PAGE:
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Virgin Australia reconsiders veteran salutes following backlash

08 November 2018

On Twitter, some veterans saw the move as a way to score votes for the Liberal government led by Prime Minister Scott Morrison.

"It seems to be all about branding and veterans are the brand du jour", he said.

Veterans advocate Ray Martin wouldn't mind a free drink and they don't need priority. "American nonsense. Will not fly @Virgin if this goes ahead".

The Lowy Institute's research fellow Rodger Shanahan, himself a veteran, wrote that Australia is in danger of reaching "peak veteran'" as governments, media and business all tried to capitalise.

"A lot of veterans don't want to draw that sort of attention", he said.

"When I talk to veterans from other countries, they are just so touched by the culture of respect Australians have for veterans", he said.

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"You could include me in that. We're not quite as loud or noisy as that", said Mike Carlton, the author of several books about Australia's military history. The ledger was square.

The bigger problem with putting military personnel on "an impossibly tall pedestal" is that failing to thank so many others who serve the community in sometimes risky, high-pressure and potentially traumatic situations, such as emergency service workers, as well as aged care and disability workers, and special-needs teachers leaves him feeling "very uneasy" when there's already a range of support for ex-servicepeople ranging from the Department of Veteran's Affairs toe advocacy groups such as the RSL, and Legacy.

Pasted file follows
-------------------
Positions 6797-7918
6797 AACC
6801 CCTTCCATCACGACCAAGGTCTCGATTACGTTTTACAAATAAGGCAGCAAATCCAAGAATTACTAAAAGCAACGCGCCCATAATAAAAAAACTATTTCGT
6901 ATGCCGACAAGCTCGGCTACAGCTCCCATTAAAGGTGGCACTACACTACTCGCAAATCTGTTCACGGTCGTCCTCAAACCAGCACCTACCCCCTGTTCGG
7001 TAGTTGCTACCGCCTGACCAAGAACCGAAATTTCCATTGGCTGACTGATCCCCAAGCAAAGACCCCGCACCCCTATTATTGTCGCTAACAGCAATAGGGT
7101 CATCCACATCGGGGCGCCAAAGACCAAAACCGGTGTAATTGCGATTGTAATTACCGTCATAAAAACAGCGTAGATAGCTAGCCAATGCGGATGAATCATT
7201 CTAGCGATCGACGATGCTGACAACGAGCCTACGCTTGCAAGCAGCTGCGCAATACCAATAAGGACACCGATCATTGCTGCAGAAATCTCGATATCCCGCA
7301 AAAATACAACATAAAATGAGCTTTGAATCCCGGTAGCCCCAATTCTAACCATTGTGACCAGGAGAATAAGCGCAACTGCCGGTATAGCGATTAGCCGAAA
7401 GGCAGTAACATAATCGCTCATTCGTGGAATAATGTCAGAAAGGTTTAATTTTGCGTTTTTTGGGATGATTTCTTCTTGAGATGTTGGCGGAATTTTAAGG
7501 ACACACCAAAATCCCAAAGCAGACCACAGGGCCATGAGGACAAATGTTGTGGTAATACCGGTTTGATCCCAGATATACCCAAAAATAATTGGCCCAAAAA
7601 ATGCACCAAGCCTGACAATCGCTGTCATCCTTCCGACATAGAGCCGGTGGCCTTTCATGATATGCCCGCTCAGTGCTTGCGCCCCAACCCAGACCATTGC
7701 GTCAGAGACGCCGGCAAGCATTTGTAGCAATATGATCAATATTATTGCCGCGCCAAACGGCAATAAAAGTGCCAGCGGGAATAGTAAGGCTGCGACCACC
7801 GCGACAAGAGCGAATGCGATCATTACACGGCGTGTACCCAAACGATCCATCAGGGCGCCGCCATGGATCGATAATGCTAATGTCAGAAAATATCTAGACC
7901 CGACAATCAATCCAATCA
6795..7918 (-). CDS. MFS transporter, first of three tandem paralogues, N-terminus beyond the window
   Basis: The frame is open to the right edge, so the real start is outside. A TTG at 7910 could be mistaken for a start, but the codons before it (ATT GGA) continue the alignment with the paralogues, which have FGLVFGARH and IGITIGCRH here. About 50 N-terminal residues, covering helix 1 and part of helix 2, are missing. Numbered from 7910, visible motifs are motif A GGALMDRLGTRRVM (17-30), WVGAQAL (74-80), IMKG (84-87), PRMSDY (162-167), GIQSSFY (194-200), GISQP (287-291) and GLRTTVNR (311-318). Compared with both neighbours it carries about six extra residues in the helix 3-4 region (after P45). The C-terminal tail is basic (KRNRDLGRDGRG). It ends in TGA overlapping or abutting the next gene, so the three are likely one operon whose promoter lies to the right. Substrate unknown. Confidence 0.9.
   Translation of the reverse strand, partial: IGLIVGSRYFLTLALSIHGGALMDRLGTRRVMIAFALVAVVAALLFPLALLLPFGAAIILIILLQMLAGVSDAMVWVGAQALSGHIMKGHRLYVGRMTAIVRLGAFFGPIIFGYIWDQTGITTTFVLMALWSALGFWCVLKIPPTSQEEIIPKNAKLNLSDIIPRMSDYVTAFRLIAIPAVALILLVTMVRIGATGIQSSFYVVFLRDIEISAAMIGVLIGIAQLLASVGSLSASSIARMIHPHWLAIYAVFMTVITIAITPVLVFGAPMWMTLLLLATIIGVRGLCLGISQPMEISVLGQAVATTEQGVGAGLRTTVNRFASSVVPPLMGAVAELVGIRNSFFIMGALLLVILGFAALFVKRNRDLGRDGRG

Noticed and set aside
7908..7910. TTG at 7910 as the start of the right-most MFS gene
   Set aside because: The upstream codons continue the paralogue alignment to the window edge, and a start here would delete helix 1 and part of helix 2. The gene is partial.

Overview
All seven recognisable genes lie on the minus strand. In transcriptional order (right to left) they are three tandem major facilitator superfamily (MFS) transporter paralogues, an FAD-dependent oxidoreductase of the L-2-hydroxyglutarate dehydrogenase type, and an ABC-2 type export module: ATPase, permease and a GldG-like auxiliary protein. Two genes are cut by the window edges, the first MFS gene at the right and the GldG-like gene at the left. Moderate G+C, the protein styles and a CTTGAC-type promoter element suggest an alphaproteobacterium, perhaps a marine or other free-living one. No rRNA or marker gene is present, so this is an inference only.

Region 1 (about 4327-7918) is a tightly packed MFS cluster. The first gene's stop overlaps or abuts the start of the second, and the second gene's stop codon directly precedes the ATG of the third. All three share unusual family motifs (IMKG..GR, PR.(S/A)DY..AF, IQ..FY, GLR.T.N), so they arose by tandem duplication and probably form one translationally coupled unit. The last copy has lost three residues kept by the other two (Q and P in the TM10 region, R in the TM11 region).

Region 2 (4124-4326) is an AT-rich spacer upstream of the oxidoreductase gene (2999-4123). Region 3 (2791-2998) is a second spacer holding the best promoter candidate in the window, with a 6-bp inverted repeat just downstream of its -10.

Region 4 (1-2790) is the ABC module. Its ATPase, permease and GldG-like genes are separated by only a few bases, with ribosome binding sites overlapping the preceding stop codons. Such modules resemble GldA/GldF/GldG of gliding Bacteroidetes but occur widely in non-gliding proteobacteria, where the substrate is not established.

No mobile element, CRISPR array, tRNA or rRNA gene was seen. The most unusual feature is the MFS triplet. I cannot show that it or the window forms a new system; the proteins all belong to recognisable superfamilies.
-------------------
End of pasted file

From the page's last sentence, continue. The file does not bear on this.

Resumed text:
"Most of my cohort would rather not be defined by their military service", he said.

"We're investing a lot more money into, in particular, veterans counselling services to help them with the psychological adjustment".

"If you really wanted to thank veterans you'd reinstate the service discount abolished in the early 1980s", he told AAP.

"It's about how we can recognise our younger veterans better in the war memorial", he told the ABC on Sunday.

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"A spokesperson for Qantas said the airline had the "utmost respect for current and former defence force personnel" and special announcements were made on Anzac Day and Remembrance Day".

"And so we find it hard to single out a particular group as part of the boarding process".

Another agreed, writing: "Virgin Australia we are Australians..."

Neil James from the Australia Defence Association said practical action would be much more welcome than "tokenistic" public thanks.

The move reflects what is already done in the United States, where Australian servicemen and women will be given priority boarding and their contribution to the country publicly acknowledged on board during pre-flight announcements.

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Virgin Australia reconsiders veteran salutes following backlash